Inheritance is a powerful programming technique, and brings with it many benefits. Among these are the following:
Inheritance is a primary tool for software reuse, since parent abstractions are reused in the development of new child classes.
If both parent and child are developed new for a given application, we can still derive the benefit of code sharing since a single parent may be applicable to many child abstractions.
A parent class may be used in many different child classes, and across many different types of applications. Constant use tends to drive out bugs, and hence a frequently used parent class will likely have higher reliability than a seldom used component.
If a number of classes inherit from the same parent, they will have a consistency of interface and use. The GUI components in the Java windowing system are a good example of this.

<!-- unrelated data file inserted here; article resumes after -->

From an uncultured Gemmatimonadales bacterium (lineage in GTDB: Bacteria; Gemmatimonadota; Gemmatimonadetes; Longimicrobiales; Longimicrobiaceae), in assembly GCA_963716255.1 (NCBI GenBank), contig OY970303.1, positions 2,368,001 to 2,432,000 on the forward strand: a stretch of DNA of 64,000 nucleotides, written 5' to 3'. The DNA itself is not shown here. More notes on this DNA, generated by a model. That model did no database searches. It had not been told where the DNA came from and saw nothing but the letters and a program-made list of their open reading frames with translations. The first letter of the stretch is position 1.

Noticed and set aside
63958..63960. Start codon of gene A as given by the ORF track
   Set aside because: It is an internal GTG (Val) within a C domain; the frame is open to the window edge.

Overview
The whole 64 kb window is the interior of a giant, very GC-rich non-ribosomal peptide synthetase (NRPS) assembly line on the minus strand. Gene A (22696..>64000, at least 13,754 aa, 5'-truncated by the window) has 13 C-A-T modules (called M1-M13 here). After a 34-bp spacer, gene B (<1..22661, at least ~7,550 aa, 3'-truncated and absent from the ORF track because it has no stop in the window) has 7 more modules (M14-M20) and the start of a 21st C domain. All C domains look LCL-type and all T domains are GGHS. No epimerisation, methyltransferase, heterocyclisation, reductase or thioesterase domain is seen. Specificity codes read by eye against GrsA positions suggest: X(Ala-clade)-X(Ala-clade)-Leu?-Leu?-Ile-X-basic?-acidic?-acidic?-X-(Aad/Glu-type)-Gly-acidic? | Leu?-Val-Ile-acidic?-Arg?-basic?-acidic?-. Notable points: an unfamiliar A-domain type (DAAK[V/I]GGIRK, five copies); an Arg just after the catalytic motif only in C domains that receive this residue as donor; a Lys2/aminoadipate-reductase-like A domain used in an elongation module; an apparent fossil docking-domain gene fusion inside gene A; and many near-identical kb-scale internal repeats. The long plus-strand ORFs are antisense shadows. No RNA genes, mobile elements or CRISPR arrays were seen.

If a good part of the functionality of a new application has already been captured in parent classes, then the new application can be developed much more quickly than it could be if it were necessary to write the entire system from scratch.
Inheritance is the enabling concept that permits polymorphism, a topic we will address in detail in later chapters.
Finally, inheritance permits details of the parents operation to be hidden from child classes, and is thus yet another mechanism for information hiding.